Thanks to contributions from sponsors and Aliu’s foundation, the Dream would operate as many as 32 teams and have a $1.15 million annual budget, Aliu told those attending the Zoom meeting.
Each of the Dream’s AAA teams would have a budget of up to $150,000, comparable with the budgets of some active GTHL teams. (The North York Rangers’ Under-15 AAA team for players born in 2007 operated with a $162,845 budget during the 2021-22 season, according to a copy of their financial statements obtained by TSN. The Rangers’ budget included $40,000 for coaches and a professional trainer.)
Aliu also said he told them his Time to Dream Foundation would also contribute $100,000 per year to the GTHL to help subsidize player fees for disadvantaged families whose children played with other organizations.
The Dream, Aliu added, would also provide at no charge to the GTHL a new education program developed in conjunction with the HDA that would advise players and GTHL staff about the history of BIPOC players in the game and on issues such as unconscious bias on the ice.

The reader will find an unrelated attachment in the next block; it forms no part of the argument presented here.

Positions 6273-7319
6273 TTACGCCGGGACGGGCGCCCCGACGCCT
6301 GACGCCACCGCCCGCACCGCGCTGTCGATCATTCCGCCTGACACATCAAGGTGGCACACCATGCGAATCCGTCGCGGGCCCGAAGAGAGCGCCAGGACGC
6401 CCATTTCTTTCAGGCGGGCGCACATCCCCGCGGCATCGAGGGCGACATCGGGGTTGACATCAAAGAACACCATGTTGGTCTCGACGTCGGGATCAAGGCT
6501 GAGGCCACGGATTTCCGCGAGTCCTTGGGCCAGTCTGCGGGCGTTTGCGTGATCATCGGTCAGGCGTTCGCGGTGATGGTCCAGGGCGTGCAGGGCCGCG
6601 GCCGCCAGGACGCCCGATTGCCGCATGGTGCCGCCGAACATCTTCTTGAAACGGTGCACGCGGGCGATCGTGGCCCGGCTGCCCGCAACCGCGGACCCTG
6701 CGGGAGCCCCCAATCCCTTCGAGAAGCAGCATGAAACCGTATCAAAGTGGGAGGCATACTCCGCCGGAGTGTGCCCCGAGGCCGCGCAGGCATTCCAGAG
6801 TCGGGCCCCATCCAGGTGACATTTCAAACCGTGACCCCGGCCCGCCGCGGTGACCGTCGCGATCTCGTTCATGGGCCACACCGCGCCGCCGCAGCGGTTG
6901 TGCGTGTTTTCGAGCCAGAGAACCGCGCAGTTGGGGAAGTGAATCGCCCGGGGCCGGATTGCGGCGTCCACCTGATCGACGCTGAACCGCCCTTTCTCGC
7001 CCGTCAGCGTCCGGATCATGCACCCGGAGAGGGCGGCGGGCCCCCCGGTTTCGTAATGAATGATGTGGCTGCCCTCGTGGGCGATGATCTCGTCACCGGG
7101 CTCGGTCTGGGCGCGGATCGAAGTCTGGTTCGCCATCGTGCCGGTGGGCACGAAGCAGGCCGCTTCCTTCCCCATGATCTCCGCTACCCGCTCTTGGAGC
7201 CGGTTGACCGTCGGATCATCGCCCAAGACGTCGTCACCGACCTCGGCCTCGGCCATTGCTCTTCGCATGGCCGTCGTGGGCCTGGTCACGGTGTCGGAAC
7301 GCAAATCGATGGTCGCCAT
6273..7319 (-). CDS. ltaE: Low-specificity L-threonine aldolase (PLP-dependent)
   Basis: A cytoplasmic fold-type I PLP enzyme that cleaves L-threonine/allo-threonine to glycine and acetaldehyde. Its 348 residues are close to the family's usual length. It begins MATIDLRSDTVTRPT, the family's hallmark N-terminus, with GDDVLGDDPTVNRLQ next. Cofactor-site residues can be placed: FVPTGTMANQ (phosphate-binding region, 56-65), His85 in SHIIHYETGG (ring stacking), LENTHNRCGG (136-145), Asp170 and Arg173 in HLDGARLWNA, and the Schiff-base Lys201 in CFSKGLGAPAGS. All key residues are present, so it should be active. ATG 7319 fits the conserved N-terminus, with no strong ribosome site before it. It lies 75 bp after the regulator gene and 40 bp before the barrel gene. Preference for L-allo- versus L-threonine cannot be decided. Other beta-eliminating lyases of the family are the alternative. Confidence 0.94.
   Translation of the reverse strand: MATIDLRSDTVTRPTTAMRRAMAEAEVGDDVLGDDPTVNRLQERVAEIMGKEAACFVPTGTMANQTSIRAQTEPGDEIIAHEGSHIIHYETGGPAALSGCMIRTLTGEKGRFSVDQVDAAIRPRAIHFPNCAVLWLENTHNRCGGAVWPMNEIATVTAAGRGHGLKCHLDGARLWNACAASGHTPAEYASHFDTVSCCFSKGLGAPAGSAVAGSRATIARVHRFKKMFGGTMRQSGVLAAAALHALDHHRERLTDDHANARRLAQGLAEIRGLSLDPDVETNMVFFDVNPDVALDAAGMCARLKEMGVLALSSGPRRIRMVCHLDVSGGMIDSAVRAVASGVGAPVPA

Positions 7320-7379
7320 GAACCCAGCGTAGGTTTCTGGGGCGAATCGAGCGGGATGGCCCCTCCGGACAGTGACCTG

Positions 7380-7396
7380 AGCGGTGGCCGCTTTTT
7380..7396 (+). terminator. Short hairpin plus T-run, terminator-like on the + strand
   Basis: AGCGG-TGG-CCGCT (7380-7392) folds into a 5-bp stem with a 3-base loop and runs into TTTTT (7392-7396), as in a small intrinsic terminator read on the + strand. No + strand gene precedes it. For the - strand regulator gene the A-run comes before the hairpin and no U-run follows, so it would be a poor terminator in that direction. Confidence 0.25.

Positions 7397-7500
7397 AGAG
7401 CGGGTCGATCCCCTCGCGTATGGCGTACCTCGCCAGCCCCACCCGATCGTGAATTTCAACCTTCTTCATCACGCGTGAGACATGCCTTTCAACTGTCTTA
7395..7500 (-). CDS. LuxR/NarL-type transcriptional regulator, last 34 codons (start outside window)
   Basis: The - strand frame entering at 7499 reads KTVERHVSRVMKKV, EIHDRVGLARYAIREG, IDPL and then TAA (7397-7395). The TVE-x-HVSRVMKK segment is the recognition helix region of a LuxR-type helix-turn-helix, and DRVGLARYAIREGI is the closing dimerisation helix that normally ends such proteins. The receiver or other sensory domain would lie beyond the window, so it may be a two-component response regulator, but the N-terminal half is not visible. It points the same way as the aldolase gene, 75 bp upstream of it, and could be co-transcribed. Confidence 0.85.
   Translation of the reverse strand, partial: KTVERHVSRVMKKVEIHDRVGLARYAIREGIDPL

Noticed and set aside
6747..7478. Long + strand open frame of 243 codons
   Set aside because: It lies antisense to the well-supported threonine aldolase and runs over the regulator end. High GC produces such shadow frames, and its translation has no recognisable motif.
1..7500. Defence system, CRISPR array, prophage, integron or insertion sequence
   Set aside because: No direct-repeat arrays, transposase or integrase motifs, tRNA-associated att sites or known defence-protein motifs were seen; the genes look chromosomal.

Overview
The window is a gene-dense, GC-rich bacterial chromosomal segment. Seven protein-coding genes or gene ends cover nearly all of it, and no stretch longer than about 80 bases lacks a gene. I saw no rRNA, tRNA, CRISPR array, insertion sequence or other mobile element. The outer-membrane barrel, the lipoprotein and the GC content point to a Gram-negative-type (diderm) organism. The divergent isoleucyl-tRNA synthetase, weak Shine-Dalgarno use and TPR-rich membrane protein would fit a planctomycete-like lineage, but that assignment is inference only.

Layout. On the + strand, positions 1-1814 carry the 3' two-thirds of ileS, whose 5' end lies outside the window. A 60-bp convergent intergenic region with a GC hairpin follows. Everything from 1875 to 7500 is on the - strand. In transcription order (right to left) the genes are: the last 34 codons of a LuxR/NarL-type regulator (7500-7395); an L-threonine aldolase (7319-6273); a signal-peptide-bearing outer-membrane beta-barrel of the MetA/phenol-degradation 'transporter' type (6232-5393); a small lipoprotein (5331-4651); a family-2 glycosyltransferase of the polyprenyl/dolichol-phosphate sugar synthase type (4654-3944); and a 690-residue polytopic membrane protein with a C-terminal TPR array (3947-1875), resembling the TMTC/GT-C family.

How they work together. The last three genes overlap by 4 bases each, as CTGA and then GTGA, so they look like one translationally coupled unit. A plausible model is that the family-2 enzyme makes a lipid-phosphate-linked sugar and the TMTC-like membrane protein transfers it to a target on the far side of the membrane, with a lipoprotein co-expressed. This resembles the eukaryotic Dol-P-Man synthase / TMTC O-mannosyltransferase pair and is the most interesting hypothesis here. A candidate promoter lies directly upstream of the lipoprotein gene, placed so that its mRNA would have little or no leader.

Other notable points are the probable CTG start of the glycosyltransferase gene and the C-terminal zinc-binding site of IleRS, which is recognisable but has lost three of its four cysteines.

“It was a very good, professional presentation,” OHF executive director Phil McKee said in an interview.
McKee said that he made it clear on the call that the OHF has the right to approve or reject proposals for new AAA organizations and that because of an oversupply of teams, that there has been a moratorium on new AAA clubs since 2002.
McKee said he hasn’t heard any updates about the Dream’s application since that call.
Aliu said Oakman and West told him that, as per the GTHL’s bylaws, the league would form a committee to review the proposal. That committee, whose members included board members Oakman and West, would decide whether or not to approve the Dream’s application.